Tuesday, January 2, 2007

Cooking Collards

Collard greens have to be one of the healthiest foods we eat.
From the University Of Illinois:
"Collards are fibrous, tough, mild-flavored greens that require long cooking. Hiding under the green chlorophyll pigment is an excellent source of beta carotene and some vitamin C and calcium. The darker the leaf the more beta carotene provided. Like broccoli and cabbage, the antioxidants and phytochemicals in collards may help to reduce the risk of some forms of cancer and heart disease. Collards contain very small amounts of fat and sodium. "
Nutrition Facts (1/2 cup cooked collard greens)
Calories 56
Protein 1 gram
Dietary fiber 2.9 grams
Carbohydrates 2.5 mg
Calcium 74 mg
Vitamin A 2,109 IU
Vitamin C 9 mg
They are also one of the easiest side dishes to make requiring little more than the ability to boil water. The basic process for cooking collard greens is to wash the greens carefully, removing all traces of dirt and sand. Tear the greens into bite size pieces. In a large pot, bring a small amount of water to boil. The amount of water depends on the amount of greens you want to cook, but generally, use as little as you can get away with.
In Florida and the rest of the south, we like to season almost everything with bacon or salt pork, especially greens. Having grown up in that tradition, collards just don't taste right to me unless they've been seasoned with some kind of cured pork. These days, I use the leanest ham I can find so that I still get that good smoky ham flavor, but without all the fat of good ol'fashioned bacon.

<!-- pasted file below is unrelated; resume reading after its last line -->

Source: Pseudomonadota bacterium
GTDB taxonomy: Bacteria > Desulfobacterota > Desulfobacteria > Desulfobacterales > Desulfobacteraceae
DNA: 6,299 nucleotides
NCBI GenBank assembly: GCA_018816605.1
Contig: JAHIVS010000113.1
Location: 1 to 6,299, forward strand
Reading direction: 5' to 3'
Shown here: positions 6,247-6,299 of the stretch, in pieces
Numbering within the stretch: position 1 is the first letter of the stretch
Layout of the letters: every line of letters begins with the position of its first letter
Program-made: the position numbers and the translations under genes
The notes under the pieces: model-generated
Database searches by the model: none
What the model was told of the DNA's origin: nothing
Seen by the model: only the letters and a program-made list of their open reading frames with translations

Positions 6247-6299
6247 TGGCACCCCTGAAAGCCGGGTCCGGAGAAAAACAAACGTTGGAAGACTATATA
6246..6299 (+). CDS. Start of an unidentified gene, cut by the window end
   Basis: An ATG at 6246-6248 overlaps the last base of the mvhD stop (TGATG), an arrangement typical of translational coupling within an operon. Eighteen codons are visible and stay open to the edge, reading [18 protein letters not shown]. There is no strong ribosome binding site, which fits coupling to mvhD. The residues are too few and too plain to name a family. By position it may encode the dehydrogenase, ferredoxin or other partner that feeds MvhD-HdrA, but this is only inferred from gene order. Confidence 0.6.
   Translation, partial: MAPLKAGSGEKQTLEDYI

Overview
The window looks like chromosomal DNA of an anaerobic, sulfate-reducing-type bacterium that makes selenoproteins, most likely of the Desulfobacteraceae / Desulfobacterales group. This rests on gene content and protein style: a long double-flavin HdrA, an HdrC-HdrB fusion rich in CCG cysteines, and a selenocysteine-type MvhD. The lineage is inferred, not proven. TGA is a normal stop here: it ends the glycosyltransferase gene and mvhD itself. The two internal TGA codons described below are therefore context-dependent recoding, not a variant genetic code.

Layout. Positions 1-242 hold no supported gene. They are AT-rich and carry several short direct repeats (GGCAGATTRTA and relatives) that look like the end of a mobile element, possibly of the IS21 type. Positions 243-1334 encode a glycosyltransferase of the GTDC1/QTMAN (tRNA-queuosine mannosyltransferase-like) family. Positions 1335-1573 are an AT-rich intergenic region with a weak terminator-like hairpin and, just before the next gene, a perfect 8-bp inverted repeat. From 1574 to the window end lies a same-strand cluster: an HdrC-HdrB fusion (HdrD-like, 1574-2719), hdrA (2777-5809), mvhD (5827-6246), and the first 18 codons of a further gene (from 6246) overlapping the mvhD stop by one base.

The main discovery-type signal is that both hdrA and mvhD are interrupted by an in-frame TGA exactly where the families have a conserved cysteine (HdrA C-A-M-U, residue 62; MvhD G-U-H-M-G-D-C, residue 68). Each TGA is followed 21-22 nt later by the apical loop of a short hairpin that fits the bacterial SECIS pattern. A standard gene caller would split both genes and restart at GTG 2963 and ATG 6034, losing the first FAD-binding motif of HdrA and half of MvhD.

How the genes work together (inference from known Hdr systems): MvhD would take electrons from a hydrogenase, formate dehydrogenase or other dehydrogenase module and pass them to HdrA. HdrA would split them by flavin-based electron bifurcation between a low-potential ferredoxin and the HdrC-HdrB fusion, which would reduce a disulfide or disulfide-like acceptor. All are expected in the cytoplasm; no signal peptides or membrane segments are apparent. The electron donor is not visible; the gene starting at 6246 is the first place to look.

If you're using ham or bacon, you should cook it a little before adding the water, and then follow that with the greens. Salt and pepper to taste.
Collards are very fibrous and need to cook just long enough to become tender. This only takes 15- 20 minutes, but in my opinion, they'll taste even better if they get a chance to sit and soak in the "pot likker" for a while, so start them early.
Collards ... what could be easier, or better for you?
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Aikäne said...

Them collards look good... all they need is the cornbread and hot sauce.

I saw your link on PoP's site. Seems your family's been in Florida just a tad longer than mine - about 1820, the Panhandle.

I'm in Lakeland now, but have cousins all the way from Pensacola to Ft Myers - so wherever you are along the west coast, I reckin I got kin nearby. email: aikane47@yahoo.com

Harry said...

Those look good, but I've never taken to collards. Always seem like they've been cooked into a pile of mushy green glop. Maybe I've just never had them cooked right.

Lara said...

If you want to give collards that nice smoky flavor without adding bacon or ham, I've found that some olive oil and a couple of drops of liquid smoke do the trick nicely.

M said...

I had never had greens until I moved to Florida. Greens can be mouth-watering good or awful. You are right without that smoky flavor without it, they just fail.